If a series is

$\displaystyle

a_n > 0 \quad \text{ for every } n

$

And converges must there be a N such that ?

$\displaystyle

\frac{a_{n+1}}{a_n} < 1 \quad \text{ for every } n\geq N

$

Does this hold in general?

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- Oct 2nd 2009, 03:28 PMhjorturAnother quick series question
If a series is

$\displaystyle

a_n > 0 \quad \text{ for every } n

$

And converges must there be a N such that ?

$\displaystyle

\frac{a_{n+1}}{a_n} < 1 \quad \text{ for every } n\geq N

$

Does this hold in general? - Oct 2nd 2009, 03:45 PMPlato
- Oct 2nd 2009, 03:50 PMhjortur
Yeah, sorry, I noticed now that I deleted "if series is convergant" when I was formatting the message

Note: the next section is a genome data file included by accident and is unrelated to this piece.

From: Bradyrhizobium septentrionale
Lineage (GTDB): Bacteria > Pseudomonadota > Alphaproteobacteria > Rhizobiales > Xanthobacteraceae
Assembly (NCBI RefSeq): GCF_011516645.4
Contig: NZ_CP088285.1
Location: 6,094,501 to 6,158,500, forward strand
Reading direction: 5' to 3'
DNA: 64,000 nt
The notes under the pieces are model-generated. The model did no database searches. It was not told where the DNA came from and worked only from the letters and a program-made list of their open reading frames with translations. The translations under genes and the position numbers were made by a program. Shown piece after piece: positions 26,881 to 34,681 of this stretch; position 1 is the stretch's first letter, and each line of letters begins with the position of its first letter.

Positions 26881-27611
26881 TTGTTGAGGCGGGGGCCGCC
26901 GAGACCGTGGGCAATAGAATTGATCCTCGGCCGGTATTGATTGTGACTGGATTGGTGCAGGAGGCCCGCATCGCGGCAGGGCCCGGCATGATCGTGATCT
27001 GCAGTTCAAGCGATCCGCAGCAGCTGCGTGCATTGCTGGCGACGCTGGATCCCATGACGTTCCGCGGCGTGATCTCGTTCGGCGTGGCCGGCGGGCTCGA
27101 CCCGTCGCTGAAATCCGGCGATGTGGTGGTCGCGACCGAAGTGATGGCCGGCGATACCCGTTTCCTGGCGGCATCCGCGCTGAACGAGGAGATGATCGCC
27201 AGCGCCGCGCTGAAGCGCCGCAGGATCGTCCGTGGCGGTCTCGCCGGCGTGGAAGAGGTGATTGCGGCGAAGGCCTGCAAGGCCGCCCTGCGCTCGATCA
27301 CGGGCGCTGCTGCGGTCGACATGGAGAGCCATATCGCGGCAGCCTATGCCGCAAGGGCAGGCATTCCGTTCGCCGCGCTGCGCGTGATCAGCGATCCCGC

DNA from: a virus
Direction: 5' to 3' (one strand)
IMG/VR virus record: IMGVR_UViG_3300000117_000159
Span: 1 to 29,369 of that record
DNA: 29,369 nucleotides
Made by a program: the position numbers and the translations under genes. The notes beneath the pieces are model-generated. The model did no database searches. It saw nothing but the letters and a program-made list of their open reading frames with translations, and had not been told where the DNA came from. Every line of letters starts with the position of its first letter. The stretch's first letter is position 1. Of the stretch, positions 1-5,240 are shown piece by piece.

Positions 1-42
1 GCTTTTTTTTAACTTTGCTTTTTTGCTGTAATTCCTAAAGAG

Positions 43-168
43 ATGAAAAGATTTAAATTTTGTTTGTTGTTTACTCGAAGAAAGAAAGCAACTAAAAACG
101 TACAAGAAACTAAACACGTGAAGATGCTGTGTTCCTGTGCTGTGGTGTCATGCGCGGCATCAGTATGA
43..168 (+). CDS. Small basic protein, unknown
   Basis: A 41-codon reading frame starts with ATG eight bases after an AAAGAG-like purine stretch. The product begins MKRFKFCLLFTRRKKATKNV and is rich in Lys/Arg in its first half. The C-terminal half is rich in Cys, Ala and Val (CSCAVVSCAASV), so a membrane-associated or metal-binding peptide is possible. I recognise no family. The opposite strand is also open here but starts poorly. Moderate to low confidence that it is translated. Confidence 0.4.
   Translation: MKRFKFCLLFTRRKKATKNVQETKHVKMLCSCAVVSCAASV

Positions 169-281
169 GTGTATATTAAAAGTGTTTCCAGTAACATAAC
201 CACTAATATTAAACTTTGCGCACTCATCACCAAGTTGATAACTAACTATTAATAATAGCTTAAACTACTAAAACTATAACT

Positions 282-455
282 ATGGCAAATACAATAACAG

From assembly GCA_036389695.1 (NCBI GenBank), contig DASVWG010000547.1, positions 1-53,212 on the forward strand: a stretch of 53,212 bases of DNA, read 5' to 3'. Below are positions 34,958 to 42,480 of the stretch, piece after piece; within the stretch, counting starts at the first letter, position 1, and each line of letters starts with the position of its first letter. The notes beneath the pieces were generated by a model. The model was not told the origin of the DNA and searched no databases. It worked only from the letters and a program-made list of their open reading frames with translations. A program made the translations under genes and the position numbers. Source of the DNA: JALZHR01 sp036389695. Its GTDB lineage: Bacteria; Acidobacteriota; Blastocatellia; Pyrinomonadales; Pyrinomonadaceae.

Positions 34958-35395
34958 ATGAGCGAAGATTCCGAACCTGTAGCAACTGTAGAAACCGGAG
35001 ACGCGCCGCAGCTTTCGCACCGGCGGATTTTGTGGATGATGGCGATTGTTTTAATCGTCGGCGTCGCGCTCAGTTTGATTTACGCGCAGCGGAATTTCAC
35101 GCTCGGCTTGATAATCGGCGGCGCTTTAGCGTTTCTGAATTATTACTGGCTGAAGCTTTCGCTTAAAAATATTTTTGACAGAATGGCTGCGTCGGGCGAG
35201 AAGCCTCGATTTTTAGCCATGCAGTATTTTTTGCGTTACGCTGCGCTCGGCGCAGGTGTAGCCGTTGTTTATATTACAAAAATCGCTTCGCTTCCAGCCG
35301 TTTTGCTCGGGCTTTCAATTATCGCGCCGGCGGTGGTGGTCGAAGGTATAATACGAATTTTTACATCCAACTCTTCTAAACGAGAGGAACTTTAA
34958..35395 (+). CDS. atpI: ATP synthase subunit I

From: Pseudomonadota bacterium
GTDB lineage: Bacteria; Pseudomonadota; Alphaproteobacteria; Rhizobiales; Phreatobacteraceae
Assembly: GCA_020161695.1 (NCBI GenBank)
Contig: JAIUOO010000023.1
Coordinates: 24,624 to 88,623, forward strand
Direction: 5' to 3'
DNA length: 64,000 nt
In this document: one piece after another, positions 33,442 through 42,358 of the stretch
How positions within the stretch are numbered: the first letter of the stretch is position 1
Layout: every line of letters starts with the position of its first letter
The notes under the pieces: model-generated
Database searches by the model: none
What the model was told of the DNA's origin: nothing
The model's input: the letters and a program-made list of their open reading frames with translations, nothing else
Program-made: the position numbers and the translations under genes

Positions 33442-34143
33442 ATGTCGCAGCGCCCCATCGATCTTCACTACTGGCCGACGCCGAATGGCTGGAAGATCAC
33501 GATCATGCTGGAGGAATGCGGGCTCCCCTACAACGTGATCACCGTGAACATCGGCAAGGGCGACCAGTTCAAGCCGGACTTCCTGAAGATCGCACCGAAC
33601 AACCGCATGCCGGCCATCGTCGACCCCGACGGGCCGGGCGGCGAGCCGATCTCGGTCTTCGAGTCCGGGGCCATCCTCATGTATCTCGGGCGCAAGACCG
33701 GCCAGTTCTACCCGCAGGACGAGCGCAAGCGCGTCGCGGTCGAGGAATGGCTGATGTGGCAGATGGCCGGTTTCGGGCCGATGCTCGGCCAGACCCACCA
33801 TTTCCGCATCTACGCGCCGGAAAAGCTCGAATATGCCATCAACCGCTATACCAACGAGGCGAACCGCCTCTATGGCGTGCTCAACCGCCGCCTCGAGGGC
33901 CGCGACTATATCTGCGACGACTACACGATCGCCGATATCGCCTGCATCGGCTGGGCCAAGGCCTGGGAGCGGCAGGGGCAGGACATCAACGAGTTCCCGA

Fixed - Oct 2nd 2009, 04:39 PMPlato
- Oct 2nd 2009, 05:06 PMhjortur
I was just having a trouble with one proof on my assignment.

If the statement from my post were true it would have made my life a heck of a lot easier.

Well, after thinking about this I concluded that this was indeed false.

But it doesn't matter, I figured out how to write my proof using the limit

comparison test.

I am not going to post the question here, I am not sure about my

university's standpoint on asking for help with homework on this forum.

Thanks for the link